What does it feel like for you to feel constrained from showing your true and full self. For me it’s not a great feeling as I’m always left feeling inadequate. I keep thinking of all the times in my past jobs where I was clearly told “You are not enough”. It’s like a pandemic which has infected companies everywhere! It saddens me to see this happening. How can people be expected to excel when they need to leave part of themselves at home?
Human Resources best practice dating back to god knows when says the best way to grow good people is to give them a Performance Review. Most places I worked mandate that managers complete them once per year. In a couple places I’ve been they even augment them with quarterly reviews. Like so many best practices the manager generally groans about having to complete this nice piece of bureaucracy, and procrastinates until the last minute. Then starts filling in the required fields … what did the employee do well, what did they accomplish, and what can they work on.
The problem with the performance review process is it sends a clear message of “you did a good job this year … but … here are areas you need to improve”. The key is the word “but” … it negates everything they did bring to the table during the year. Then the template goes on to tell people how they need to develop in some area. Although we should always look for areas of improvement where these best practices fail is to look at the complete person. Do the areas of improvement align with the essence of what grounds this person?
What would be possible if we abolished the performance review process. Instead of trying to manage a portion of the resource, try providing leadership to the whole person. On an ongoing basis provide them coaching, support, mentoring, etc to help them grow as a person (instead of a resource). What if Leaders simply took a total coaching stance with their people? Now the message companies would be sending is “You are enough! Lets tap into your inner leader and help you achieve your dreams!”
The classic interview looks backwards in a person’s history. Tell me about your best project. Tell me about your worst project. What are your strengths. What are your weaknesses. The problem with all of these in my experience is they are about the person I used to be working for a different company. This approach shows little interest in the complete me.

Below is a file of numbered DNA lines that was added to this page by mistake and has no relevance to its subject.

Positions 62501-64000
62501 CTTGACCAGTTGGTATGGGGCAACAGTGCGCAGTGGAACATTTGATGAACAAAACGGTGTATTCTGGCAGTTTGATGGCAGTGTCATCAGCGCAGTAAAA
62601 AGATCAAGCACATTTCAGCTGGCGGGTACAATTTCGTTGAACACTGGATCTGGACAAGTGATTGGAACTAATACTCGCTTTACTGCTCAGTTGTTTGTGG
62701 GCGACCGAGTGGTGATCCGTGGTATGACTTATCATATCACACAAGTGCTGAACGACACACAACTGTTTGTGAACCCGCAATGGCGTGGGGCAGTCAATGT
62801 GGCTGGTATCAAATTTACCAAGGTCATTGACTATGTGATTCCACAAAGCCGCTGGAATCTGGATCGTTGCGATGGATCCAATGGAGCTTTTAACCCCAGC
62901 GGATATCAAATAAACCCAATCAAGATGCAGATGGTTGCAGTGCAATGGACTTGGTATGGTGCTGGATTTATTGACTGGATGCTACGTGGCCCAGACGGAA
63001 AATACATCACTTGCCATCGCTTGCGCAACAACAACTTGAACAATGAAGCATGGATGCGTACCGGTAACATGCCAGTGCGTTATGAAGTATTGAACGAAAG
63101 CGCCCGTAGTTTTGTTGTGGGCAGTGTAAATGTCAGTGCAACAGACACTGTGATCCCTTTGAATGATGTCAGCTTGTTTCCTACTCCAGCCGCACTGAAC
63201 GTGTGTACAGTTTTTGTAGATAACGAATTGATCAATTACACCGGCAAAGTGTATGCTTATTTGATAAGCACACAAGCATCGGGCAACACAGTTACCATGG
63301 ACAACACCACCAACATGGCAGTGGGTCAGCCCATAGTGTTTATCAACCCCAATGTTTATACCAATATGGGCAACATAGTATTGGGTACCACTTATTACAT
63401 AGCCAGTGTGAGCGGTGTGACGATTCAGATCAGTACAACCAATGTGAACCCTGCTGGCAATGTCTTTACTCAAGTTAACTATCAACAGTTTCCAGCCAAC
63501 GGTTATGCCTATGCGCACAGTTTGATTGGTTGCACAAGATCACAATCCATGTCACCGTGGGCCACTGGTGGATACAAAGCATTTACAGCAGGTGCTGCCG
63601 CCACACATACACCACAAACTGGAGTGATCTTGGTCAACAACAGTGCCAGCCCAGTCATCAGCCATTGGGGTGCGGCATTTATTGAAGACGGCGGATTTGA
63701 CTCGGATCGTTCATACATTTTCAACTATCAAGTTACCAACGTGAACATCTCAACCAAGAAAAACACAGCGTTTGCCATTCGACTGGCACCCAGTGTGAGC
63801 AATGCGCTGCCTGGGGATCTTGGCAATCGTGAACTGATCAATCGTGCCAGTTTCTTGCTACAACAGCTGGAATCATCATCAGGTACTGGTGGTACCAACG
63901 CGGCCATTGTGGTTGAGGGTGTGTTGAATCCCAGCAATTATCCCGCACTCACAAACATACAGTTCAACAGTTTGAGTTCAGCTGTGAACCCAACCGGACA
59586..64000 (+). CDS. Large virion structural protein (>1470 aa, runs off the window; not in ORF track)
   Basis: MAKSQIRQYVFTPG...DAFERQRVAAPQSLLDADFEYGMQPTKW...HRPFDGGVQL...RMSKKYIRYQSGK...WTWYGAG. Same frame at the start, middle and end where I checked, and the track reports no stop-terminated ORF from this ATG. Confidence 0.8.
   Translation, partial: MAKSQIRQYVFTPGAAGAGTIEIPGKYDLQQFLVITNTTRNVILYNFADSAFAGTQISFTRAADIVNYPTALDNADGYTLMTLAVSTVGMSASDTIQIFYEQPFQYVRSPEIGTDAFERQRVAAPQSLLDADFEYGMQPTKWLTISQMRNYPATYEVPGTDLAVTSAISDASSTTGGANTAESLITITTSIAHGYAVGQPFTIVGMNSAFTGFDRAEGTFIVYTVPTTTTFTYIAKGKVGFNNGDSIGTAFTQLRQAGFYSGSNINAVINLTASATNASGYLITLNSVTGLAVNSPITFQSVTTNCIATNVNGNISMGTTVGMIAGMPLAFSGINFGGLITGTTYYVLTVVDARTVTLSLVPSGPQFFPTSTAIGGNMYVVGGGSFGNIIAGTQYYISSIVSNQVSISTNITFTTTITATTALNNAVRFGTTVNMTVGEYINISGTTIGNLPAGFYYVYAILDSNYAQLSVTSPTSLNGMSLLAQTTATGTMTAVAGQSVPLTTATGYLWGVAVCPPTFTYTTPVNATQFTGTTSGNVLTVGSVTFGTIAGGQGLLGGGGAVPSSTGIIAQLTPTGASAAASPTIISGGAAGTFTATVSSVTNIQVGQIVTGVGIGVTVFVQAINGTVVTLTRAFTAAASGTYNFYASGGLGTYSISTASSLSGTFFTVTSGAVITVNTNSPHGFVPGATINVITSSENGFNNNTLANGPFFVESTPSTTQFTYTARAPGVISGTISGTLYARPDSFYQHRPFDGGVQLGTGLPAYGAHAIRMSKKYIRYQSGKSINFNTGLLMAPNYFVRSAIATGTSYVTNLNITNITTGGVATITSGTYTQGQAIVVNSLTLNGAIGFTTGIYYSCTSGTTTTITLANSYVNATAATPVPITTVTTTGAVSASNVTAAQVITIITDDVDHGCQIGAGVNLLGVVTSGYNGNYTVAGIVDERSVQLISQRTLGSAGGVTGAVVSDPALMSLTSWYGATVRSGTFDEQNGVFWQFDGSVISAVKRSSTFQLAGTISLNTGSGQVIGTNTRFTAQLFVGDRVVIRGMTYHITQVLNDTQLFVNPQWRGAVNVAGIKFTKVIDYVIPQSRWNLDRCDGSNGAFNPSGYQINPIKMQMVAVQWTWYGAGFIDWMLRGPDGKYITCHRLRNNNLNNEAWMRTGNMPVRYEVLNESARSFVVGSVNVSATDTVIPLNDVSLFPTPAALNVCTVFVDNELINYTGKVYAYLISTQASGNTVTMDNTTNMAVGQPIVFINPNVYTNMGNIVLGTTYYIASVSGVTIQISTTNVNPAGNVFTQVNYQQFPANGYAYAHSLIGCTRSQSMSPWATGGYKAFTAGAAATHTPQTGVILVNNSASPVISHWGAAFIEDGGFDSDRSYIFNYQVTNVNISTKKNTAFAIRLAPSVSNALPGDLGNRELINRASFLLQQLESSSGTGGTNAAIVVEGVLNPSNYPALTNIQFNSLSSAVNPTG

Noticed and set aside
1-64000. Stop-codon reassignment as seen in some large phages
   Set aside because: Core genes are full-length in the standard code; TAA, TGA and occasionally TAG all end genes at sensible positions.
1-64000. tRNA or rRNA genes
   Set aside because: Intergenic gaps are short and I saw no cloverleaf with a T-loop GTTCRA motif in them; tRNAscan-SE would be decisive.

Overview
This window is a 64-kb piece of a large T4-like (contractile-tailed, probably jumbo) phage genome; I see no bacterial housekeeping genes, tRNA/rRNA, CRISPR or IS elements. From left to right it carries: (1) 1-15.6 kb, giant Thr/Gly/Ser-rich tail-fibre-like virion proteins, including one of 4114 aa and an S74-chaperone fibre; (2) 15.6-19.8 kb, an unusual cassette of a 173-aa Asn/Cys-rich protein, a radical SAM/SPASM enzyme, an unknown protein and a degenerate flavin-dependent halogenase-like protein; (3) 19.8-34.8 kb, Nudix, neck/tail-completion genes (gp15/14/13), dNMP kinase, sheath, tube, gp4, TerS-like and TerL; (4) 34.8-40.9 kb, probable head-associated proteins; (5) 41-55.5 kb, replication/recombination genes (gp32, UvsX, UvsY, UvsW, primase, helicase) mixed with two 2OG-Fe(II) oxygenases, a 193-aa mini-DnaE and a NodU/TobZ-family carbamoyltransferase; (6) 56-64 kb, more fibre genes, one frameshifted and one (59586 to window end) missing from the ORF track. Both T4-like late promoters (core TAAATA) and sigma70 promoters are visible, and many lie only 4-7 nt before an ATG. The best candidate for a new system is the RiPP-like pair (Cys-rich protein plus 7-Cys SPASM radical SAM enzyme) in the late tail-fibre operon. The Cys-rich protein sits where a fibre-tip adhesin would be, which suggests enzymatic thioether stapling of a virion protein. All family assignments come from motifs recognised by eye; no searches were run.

The problem with this backward looking approach is the perspective employer is only looking through a small peephole at this person. They are not seeing the complete person to find out what makes them whole. How do you know if the person is a good fit for your company’s culture without knowing about the whole person? What if the person’s real purpose in life works against your company culture?
What would be possible if we spent time getting to know the person who is present at this point in time? What are their dreams? What is really important to them? What is their inner leader saying to them about their dreams? What is holding them back from achieving their dreams? Really see the whole person for who they are now. Of course we do need to look at the experiences making them the person they are as well. However, provide it with a weighting commensurate to the value of the past experiences at your company … a handful.
What would be possible if everyone could bring their complete self to work?
There are so many other places I could take this post. In my past and in my current travels I see far too many examples where companies are telling people please don’t bring your complete self to work. Check your emotions at the door. You are not enough.
Imagine a world where everyone was allowed to bring their complete self to work. The parts which make them whole. The parts that light them up and give them passion about their work. The parts that allow them to stand firmly grounded in their values. When I imagine this I see a group of people who walk around saying “I have the best job ever”. Better yet I imagine a group of people caring about what they produce.
What can you change to allow everyone at work to say “I am enough”.